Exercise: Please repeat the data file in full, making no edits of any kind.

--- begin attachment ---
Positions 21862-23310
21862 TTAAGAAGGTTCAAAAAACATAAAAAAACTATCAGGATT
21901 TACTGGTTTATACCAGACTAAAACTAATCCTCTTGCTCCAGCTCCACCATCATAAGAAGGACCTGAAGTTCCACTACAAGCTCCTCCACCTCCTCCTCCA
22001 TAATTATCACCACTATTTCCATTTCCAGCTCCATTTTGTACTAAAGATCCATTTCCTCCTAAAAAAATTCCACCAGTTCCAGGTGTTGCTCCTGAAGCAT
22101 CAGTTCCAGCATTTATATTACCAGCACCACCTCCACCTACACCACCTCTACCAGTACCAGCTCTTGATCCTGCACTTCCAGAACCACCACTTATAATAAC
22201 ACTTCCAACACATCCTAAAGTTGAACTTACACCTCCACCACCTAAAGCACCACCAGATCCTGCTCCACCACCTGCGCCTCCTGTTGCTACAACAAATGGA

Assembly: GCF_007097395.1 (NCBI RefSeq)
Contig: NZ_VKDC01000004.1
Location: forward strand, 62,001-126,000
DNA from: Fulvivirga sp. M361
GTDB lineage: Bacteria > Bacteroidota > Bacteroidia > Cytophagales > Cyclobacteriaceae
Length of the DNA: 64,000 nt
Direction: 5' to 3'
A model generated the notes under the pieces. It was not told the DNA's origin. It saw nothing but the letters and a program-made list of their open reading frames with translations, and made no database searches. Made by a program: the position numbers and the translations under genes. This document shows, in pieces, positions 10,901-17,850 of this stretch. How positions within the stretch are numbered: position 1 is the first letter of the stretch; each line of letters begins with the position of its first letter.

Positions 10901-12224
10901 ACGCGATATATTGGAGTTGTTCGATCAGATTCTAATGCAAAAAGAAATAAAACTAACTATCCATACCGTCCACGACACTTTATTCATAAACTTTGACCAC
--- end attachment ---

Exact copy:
Positions 21862-23310
21862 TTAAGAAGGTTCAAAAAACATAAAAAAACTATCAGGATT
21901 TACTGGTTTATACCAGACTAAAACTAATCCTCTTGCTCCAGCTCCACCATCATAAGAAGGACCTGAAGTTCCACTACAAGCTCCTCCACCTCCTCCTCCA
22001 TAATTATCACCACTATTTCCATTTCCAGCTCCATTTTGTACTAAAGATCCATTTCCTCCTAAAAAAATTCCACCAGTTCCAGGTGTTGCTCCTGAAGCAT
22101 CAGTTCCAGCATTTATATTACCAGCACCACCTCCACCTACACCACCTCTACCAGTACCAGCTCTTGATCCTGCACTTCCAGAACCACCACTTATAATAAC
22201 ACTTCCAACACATCCTAAAGTTGAACTTACACCTCCACCACCTAAAGCACCACCAGATCCTGCTCCACCACCTGCGCCTCCTGTTGCTACAACAAATGGA

Assembly: GCF_007097395.1 (NCBI RefSeq)
Contig: NZ_VKDC01000004.1
Location: forward strand, 62,001-126,000
DNA from: Fulvivirga sp. M361
GTDB lineage: Bacteria > Bacteroidota > Bacteroidia > Cytophagales > Cyclobacteriaceae
Length of the DNA: 64,000 nt
Direction: 5' to 3'
A model generated the notes under the pieces. It was not told the DNA's origin. It saw nothing but the letters and a program-made list of their open reading frames with translations, and made no database searches. Made by a program: the position numbers and the translations under genes. This document shows, in pieces, positions 10,901-17,850 of this stretch. How positions within the stretch are numbered: position 1 is the first letter of the stretch; each line of letters begins with the position of its first letter.

Positions 10901-12224
10901 ACGCGATATATTGGAGTTGTTCGATCAGATTCTAATGCAAAAAGAAATAAAACTAACTATCCATACCGTCCACGACACTTTATTCATAAACTTTGACCAC